The environmental features of KieranTimberlake’s US Embassy scheme were key to their competition win. Has sustainable architecture come of age? Today I will be interviewing James Timberlake and Stephen Kieran to find out.
Read more about the sustainable aspects of the scheme below. All four finalists are presented in today’s AJ.
In announcing the winning scheme, US Ambassador Louis Susman said: ‘We feel the design concept put forward by KieranTimberlake best meets the goal of creating a modern, welcoming, secure and energy efficient embassy for the 21st Century. It was also the most environmentally friendly of the four projects.’
In their competition submission, KieranTimberlake said:
‘The goal for this design … is to establish leading edge international standards for energy efficiency and environmental sustainability. Simply put, the project is to ‘lead by example.’ The [brief requires that the] design comply with a BREEAM Excellent rating, a LEED Gold rating and an EPC “A” carbon rating as required by the GLA and UK energy requirements. We think these environmental goals are too low for a project expected to be completed in 2017. By that point, new environmental standards will exceed the suggested ratings.
Our design team has achieved the following stretch goals above and beyond the already stringent requirements established for the new London Embassy:
• Carbon neutrality
• Closed loop water system
• Embodied energy and carbon tally
• Development of methodology
• Analysis of material energy intensity vs operational energy impact
• Optimization of daylighting and occupant control of systems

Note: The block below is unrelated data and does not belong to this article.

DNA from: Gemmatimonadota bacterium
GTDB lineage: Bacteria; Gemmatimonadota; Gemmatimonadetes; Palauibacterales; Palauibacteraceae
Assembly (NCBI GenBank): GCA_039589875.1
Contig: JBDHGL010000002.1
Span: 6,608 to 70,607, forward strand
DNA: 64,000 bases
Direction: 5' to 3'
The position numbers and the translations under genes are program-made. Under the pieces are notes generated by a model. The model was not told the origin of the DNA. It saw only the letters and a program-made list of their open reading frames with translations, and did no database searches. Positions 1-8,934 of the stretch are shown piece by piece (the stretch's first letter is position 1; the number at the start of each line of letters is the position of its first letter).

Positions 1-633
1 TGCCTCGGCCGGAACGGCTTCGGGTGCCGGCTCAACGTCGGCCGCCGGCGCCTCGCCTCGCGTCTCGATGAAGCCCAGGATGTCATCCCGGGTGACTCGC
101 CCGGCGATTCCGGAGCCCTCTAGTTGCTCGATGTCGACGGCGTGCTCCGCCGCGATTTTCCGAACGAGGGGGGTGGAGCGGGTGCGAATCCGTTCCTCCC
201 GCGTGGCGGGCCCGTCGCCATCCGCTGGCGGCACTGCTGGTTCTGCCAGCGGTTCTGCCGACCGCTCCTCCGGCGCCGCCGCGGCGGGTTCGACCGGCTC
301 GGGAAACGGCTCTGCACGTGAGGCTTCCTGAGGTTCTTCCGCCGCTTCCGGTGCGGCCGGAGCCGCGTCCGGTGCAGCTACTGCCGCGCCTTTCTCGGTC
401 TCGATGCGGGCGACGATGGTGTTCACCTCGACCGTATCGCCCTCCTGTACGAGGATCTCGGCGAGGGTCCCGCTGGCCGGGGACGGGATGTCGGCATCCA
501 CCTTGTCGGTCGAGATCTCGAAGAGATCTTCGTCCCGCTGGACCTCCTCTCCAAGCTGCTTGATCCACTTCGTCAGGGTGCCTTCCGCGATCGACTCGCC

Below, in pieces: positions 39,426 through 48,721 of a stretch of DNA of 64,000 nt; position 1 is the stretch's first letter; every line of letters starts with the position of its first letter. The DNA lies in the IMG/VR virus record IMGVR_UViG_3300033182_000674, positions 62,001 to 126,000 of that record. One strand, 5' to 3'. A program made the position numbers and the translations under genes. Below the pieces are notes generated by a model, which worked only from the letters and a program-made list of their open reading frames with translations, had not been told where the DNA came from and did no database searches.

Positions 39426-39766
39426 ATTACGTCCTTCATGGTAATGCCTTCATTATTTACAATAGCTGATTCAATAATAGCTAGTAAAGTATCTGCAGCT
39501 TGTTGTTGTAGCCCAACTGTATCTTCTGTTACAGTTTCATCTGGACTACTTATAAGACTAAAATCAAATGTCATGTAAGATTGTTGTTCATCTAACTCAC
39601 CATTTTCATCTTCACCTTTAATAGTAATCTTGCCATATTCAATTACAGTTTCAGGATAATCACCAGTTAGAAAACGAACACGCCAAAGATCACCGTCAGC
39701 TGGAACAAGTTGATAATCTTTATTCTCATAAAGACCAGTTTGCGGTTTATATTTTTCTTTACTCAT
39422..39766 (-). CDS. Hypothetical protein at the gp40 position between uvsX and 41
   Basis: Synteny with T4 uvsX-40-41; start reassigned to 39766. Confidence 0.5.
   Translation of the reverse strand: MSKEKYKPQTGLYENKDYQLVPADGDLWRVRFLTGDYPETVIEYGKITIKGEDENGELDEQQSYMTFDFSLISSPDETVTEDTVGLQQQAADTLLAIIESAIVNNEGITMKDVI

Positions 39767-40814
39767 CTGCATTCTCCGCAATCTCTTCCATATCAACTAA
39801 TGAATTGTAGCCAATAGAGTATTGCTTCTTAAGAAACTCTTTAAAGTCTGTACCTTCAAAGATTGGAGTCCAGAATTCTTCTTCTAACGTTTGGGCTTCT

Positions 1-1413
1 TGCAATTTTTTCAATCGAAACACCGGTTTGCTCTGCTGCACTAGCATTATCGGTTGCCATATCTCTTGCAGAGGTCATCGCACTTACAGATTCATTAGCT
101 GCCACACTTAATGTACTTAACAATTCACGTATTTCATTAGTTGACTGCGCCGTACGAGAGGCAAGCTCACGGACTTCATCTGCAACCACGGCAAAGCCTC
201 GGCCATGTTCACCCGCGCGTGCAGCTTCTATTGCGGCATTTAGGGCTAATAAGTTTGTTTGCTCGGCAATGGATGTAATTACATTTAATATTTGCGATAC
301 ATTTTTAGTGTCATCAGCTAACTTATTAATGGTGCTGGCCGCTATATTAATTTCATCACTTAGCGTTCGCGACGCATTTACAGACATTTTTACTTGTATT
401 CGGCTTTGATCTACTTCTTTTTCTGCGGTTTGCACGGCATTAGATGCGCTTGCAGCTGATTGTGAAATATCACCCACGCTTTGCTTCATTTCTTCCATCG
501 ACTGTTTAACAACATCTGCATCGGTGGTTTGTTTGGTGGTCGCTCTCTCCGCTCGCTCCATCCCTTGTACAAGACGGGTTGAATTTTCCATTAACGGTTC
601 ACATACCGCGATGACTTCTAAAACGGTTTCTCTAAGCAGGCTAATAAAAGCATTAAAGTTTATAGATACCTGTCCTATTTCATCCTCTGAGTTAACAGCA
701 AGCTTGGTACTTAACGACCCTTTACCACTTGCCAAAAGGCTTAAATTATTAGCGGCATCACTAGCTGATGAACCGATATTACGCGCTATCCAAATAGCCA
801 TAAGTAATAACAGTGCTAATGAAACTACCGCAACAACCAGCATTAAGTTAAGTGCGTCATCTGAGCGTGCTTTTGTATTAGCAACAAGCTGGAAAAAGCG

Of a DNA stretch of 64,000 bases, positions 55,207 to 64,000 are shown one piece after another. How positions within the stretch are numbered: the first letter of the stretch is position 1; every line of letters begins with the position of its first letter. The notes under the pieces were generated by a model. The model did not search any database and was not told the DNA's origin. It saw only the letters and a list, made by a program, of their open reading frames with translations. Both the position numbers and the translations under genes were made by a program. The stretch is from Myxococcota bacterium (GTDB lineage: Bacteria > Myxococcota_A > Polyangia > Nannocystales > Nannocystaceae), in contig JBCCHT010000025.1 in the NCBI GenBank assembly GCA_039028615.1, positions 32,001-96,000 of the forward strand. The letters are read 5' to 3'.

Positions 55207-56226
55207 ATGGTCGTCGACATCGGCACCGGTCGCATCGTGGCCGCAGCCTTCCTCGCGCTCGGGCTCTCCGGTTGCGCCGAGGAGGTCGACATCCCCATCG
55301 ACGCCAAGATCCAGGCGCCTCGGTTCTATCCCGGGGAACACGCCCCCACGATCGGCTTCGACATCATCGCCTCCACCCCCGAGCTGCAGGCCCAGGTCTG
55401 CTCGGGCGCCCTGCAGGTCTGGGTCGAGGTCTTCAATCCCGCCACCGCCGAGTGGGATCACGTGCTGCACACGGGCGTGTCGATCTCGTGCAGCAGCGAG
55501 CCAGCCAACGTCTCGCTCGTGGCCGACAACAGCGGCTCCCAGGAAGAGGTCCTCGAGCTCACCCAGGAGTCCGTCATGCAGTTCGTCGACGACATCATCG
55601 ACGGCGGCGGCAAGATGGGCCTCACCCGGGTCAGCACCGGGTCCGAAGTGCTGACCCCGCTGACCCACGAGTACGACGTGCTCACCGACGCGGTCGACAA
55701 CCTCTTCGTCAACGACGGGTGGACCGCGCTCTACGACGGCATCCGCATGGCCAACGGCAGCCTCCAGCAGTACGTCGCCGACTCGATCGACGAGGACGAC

• Habitat Platinum (above the required Gold)
• BREEAM Outstanding (above the required Excellent)
Through holistic integration and iteration efforts, we optimized the massing of the main structure while minimizing the external footprint on the site thereby maximising the amount of open space remaining for habitat and public amenity. The building was performatively oriented, taking sun cycles into consideration for heating and cooling, to maximise daylight and to relate these factors to the anticipated 2020 build-out of the surrounding properties. The pond assists the closed loop water system by storing rainwater harvested from the roofs and previous surfaces for irrigation and other purposes. It also is integrated with the evaporative cooling cycle. Each of the characteristics of the complex’s design is intended to serve three or more purposes addressing goals, lowering life cycle costs, improving – and not just maintaining - the environment.
Leading by example in this case means achieving net carbon neutrality while creating a habitat worthy of London’s finest historically significant parks, and incorporating substantial renewable energy sources. This project is expected to not only be efficient but beautiful in doing so.’
Environmental features of the scheme include:
- building floor plan with optimal balance of daylight and views
- maximum daylight to reduce need for electric lighting
- envelope with light shelves, reflectors, and fiber optic collectors to bring light into building
- mix of indirect and task lighting
- occupancy sensors and photo-responsive control of lighting
- underfloor air distribution
- passive chilled beam and perimeter thin film radiatiors to meet peak needs
- a biomass fueled combined heat and power system
- a pond for heat ejection
- HIT (Heterojunction with intrinsic thin-layer) PV panels on the roof
- onsite wastewater treatment plant which collects grey water and waste water and treats it for reuse in flush fixtures
- roof rainwater collection for cooling systems and irrigation
Filed under: Eco-projects